My arguments with Trump, or No More Clickbait

My cousin Bill just pointed out that an anti-Trump meme I posted on Facebook was mostly clickbait. I took the challenge. You’ll note that I put in the full URLS instead of making links. That’s because I want everyone to see where and who is saying things.

This time I did my homework direct. I read what Trump says about his positions, at https://www.donaldjtrump.com/positions

I absolutely disagree with:

First, the wall., He still plans to make Mexico pay for a wall between our countries. He explains how he plans to do that, and I have no way to refute that. I just think that it’s a really odd, not to say crazy, idea. The border is 1,989 miles, according to https://help.cbp.gov/app/answers/detail/a_id/578/~/border-in-miles. That’s a major engineering project. There has to be a smarter way to stop illegal immigration from Mexico.

Second, he interprets the Second Amendment as permitting everyone in the U.S to own a gun. This, in my opinion, does not deal with the problems that entails. Without strong background checks and mandatory training, people use guns irresponsibly. The police agree. http://www.policechiefmagazine.org/magazine/index.cfm?fuseaction=display_arch&article_id=2859&issue_id=22013

As part of that section, Trump says: “We need to get serious about prosecuting violent criminals. The Obama administration’s record on that is abysmal. Violent crime in cities like Baltimore, Chicago and many others is out of control. “

The FBI statistics note that violent crime has been dropping in the last 20 years. It also describes how their statistics have to take into account the higher crime rates in places with a lot of poverty—like Chicago and Baltimore.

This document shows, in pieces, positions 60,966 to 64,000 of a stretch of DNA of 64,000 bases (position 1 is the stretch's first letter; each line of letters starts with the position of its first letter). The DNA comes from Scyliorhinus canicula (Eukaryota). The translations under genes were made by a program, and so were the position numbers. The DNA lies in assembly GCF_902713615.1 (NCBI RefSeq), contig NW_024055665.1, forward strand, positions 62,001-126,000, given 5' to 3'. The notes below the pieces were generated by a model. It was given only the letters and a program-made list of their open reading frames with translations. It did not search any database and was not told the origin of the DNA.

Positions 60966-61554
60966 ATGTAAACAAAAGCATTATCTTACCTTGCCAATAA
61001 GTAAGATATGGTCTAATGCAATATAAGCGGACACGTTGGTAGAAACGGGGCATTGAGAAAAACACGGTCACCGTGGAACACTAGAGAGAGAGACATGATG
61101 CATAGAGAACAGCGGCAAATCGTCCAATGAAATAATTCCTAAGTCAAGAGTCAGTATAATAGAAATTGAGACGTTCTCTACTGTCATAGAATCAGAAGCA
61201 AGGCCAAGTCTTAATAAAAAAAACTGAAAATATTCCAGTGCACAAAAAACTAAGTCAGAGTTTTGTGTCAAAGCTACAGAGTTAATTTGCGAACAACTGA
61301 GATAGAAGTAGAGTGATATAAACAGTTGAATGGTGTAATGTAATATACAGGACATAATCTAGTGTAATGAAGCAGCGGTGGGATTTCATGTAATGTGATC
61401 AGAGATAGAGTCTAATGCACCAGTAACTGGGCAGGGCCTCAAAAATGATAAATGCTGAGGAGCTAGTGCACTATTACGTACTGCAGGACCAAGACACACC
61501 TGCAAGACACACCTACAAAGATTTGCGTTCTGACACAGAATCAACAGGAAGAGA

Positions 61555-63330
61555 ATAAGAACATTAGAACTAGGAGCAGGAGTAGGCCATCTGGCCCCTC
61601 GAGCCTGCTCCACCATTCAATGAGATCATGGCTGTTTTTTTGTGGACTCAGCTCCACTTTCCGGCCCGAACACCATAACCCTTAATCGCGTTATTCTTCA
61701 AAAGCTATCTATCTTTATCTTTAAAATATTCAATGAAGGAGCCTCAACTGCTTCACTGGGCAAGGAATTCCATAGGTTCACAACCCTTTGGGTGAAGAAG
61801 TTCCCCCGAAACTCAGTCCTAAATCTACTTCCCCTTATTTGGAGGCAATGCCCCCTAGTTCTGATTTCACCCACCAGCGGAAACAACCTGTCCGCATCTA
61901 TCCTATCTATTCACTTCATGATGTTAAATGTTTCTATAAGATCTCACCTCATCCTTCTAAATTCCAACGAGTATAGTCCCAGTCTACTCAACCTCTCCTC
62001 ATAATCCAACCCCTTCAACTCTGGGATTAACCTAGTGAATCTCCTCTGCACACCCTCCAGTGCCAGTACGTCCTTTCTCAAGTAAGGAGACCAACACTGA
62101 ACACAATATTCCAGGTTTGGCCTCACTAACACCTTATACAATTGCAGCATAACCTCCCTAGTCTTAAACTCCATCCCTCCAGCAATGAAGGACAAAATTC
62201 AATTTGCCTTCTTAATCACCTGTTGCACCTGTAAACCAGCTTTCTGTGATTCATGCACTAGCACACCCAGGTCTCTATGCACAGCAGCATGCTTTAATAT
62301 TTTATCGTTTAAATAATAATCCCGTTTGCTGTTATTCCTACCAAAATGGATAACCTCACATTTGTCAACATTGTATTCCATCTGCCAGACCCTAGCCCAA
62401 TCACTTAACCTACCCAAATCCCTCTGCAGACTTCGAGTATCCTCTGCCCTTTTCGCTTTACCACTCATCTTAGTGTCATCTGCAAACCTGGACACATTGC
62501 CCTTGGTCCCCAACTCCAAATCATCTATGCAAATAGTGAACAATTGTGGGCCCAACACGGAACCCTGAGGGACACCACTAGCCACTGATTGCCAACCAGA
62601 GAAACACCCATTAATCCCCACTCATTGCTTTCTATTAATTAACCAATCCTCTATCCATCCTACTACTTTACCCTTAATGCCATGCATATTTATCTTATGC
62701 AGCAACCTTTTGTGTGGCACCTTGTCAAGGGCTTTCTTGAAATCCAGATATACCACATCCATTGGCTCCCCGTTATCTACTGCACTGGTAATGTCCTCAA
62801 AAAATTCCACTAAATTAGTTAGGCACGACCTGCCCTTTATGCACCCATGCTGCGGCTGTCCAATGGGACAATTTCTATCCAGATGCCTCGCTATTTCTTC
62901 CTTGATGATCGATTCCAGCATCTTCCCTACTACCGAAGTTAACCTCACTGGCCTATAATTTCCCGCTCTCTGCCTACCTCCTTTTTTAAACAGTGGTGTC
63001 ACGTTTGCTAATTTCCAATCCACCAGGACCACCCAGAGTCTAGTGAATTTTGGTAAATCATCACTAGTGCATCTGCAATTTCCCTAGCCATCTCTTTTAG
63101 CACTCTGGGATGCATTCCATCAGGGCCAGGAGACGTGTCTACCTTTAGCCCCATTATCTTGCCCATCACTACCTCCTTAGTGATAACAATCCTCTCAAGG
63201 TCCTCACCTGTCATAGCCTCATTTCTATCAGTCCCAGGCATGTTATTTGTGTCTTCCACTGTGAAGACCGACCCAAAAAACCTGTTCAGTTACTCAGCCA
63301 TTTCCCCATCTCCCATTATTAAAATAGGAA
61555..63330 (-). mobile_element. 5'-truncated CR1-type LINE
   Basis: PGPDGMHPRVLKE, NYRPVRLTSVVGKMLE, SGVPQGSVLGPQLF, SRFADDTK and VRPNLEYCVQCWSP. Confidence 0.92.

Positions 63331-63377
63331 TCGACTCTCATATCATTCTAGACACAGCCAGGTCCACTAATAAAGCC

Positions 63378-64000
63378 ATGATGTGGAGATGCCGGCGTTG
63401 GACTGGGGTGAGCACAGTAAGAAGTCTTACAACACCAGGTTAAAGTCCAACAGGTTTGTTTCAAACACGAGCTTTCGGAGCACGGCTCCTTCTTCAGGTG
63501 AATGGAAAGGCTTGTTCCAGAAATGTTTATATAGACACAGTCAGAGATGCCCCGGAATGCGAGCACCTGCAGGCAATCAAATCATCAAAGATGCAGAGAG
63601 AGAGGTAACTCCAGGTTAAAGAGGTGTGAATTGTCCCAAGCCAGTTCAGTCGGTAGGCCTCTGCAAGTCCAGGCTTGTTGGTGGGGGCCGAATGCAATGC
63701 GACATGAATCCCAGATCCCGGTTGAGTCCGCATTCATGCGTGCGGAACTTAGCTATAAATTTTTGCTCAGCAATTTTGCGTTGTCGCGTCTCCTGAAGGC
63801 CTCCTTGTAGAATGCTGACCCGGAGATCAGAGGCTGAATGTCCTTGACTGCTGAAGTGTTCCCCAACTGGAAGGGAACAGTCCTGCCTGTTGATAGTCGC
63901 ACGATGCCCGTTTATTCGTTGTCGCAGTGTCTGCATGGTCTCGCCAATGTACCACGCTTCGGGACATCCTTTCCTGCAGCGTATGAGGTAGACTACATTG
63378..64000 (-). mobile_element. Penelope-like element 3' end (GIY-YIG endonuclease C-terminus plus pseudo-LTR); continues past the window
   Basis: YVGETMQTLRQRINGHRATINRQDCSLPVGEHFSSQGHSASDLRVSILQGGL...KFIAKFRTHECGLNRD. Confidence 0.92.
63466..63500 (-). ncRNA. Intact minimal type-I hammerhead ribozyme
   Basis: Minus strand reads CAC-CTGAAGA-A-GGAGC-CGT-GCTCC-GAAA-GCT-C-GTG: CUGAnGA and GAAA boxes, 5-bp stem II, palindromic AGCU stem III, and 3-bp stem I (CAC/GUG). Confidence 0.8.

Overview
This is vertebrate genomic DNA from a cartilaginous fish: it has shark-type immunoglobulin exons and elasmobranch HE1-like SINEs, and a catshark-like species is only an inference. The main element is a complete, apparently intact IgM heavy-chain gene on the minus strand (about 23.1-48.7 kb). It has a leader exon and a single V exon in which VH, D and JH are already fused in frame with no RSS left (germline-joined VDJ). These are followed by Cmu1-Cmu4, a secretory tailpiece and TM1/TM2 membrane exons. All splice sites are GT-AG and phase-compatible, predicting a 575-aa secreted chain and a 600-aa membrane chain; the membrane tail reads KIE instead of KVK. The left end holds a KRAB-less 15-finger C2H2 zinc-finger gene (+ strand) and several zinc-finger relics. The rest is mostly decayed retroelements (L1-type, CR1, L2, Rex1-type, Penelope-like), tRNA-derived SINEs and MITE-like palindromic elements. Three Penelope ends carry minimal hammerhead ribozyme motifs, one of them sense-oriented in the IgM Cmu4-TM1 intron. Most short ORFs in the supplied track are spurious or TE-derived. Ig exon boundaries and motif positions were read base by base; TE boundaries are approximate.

https://ucr.fbi.gov/crime-in-the-u.s/2014/crime-in-the-u.s.-2014

https://ucr.fbi.gov/crime-in-the-u.s/2014/crime-in-the-u.s.-2014/tables/table-1/table_1_crime_in_the_united_states_by_volume_and_rate_per_100000_inhabitants_1995-2014.xls

So Trump does not agree with either the opinion of police chiefs, or the FBI’s statistics. To me, that means he does not care about actual facts.

Third. I find Trump’s racism and sexism a deal killer. This is 2016. Of course, the changes of the past 20 years have upset a lot of people, who find women and black people in positions of power to be scary and wrong. But those things are here to stay. Also, it will take a lot of time and money to keep every single Muslim out of the US. And it’s racist, as in all Muslims are evil.

Here are some facts about his racism and sexism. Forbes is not exactly a leftist magazine. http://fortune.com/2016/06/07/donald-trump-racism-quotes/

Okay, most European countries, except Russia, don’t like Trump, but can anyone prove he didn’t say these things? http://www.telegraph.co.uk/women/politics/donald-trump-sexism-tracker-every-offensive-comment-in-one-place/

Fourth, his tax plan. Essentially, he slightly lowers the rate on lower income people, which is now between 10 and 15%, to 12%. So those folks will do the math and decide they come out ahead.

Then he sets a 33% rate on everyone making over $225K.

That includes the CEO who makes $18 billion per year. (https://www.statnews.com/2016/08/24/epipen-mylan-bresch/)

Is lowering the tax rate on the 1% going to “trickle down” and create jobs? There are a lot of arguments against the trickle-down theory?

–It has created painful income inequality. https://www.thebalance.com/the-big-squeeze-3306203

–Money groups oppose it, such as the IMF and Forbes.

https://oxfamblogs.org/fp2p/is-the-imf-dismantling-trickle-down-economics/